New York’s offense finally made its presence felt in August, when the Yankees were among the AL’s best in slugging (first), home runs (third), and RBI (second). With A-Rod, Brian McCann, and Mark Teixeira either gone or on the bench most of the time, New York showed gains in base-running metrics as well. But the power surge coming from Sanchez at catcher and Castro at second base is the biggest difference between the club in August and any other month of the season. This formula could very well get the club the wild card. Aaron Judge, another heralded prospect, has slumped badly since his charmed debut, so anything from the big slugger will help continue this roll. Castro, Didi Gregorius, and Jacoby Ellsbury also have to keep hitting for the lineup to remain long.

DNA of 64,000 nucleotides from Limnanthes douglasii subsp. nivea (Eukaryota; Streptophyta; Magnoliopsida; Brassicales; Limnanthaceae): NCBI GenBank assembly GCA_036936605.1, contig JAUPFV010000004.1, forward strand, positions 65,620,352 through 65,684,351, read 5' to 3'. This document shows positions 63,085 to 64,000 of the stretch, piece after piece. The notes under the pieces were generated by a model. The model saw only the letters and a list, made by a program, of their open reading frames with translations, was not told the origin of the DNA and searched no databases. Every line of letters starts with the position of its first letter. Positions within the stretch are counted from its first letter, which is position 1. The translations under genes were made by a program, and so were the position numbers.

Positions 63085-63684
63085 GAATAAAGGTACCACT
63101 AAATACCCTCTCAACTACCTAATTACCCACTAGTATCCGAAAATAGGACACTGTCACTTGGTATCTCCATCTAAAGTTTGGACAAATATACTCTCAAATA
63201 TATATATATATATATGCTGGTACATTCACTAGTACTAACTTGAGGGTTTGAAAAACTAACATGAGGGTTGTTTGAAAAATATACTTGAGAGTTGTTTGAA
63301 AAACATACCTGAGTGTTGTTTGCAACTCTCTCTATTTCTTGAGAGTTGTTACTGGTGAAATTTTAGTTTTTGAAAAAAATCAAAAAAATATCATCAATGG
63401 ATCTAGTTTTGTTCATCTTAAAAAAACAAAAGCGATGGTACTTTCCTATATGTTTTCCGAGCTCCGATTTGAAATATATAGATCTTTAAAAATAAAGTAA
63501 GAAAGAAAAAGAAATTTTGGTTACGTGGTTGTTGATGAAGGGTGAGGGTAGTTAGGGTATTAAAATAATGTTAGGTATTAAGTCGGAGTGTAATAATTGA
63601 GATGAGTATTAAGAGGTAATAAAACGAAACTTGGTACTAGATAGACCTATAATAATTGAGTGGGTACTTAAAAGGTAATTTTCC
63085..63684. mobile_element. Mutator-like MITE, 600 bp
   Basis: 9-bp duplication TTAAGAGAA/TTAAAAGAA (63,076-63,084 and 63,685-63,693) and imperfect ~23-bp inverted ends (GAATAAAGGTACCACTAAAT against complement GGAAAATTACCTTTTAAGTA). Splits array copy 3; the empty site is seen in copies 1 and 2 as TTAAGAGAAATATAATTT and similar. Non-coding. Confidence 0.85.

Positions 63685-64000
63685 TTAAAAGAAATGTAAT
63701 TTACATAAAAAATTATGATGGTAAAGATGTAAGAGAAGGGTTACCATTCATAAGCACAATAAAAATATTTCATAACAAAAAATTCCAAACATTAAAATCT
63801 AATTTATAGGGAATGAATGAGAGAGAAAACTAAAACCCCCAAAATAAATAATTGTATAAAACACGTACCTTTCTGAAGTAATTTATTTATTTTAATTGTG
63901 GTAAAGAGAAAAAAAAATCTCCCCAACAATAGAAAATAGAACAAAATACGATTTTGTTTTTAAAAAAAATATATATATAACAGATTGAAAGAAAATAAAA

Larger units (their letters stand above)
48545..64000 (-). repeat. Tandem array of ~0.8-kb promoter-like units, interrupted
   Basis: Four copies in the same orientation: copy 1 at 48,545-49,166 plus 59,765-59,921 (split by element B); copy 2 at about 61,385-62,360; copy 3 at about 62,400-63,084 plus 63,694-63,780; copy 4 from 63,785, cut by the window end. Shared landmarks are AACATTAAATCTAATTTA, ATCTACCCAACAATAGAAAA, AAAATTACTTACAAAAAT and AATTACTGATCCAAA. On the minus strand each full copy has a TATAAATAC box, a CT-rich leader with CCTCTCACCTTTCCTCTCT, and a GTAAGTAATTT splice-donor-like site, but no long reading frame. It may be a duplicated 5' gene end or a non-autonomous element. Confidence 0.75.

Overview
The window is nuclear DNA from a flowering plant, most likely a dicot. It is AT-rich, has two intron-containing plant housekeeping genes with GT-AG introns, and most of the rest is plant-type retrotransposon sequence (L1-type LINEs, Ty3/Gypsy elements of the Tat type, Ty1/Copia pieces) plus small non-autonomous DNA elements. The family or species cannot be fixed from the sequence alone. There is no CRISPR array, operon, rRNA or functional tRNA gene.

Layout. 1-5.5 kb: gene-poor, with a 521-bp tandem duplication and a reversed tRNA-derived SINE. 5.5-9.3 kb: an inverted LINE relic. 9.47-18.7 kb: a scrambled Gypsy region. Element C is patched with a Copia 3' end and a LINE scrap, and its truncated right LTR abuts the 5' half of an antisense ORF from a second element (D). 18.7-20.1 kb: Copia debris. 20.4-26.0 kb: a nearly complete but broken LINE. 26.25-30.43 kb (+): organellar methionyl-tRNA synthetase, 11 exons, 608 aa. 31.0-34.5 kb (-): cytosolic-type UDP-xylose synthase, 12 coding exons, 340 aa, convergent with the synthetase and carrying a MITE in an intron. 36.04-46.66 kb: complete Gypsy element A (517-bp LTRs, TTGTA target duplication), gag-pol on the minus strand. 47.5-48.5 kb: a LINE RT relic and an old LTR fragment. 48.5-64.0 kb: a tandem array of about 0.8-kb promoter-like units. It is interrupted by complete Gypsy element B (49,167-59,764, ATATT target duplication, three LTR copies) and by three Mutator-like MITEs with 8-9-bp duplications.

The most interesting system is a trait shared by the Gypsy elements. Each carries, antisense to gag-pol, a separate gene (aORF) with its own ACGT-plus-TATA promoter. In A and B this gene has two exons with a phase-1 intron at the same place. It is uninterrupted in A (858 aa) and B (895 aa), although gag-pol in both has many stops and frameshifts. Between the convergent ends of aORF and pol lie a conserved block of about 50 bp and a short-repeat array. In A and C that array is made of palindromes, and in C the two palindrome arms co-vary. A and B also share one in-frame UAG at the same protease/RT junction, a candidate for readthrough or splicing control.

The easiest, most direct way to this wild card is straight through Baltimore, which had its worst month of the season in August and is no longer in first place. What many saw coming — the thin pitching staff crumbling, a cooling period for Chris Davis and Mark Trumbo — has finally happened. Meanwhile, the club’s most effective starter by a mile has been sidelined until the second week of September.
New York has its first shot in the series beginning September 2. If the Yankees punish Baltimore pitching once again (they outscored the O’s 27-14 in late August), it would put one nail in the Orioles’ coffin. A sweep would land New York in first place for the second wild card, but two of three would keep Baltimore reeling.
2. More Girardi bullpen shuffles
The performance of Tyler Clippard (1-0, 0.73 ERA in 12.1 IP) has allowed manager Joe Girardi to tinker with the middle-innings relievers, and he my have found something in the series against the Royals. Chasen Shreve, Ben Heller, and Blake Parker all showed grit in high-leverage situations against a hot Kansas City club, and the two wins allowed New York to leapfrog the Royals in the wild card chase.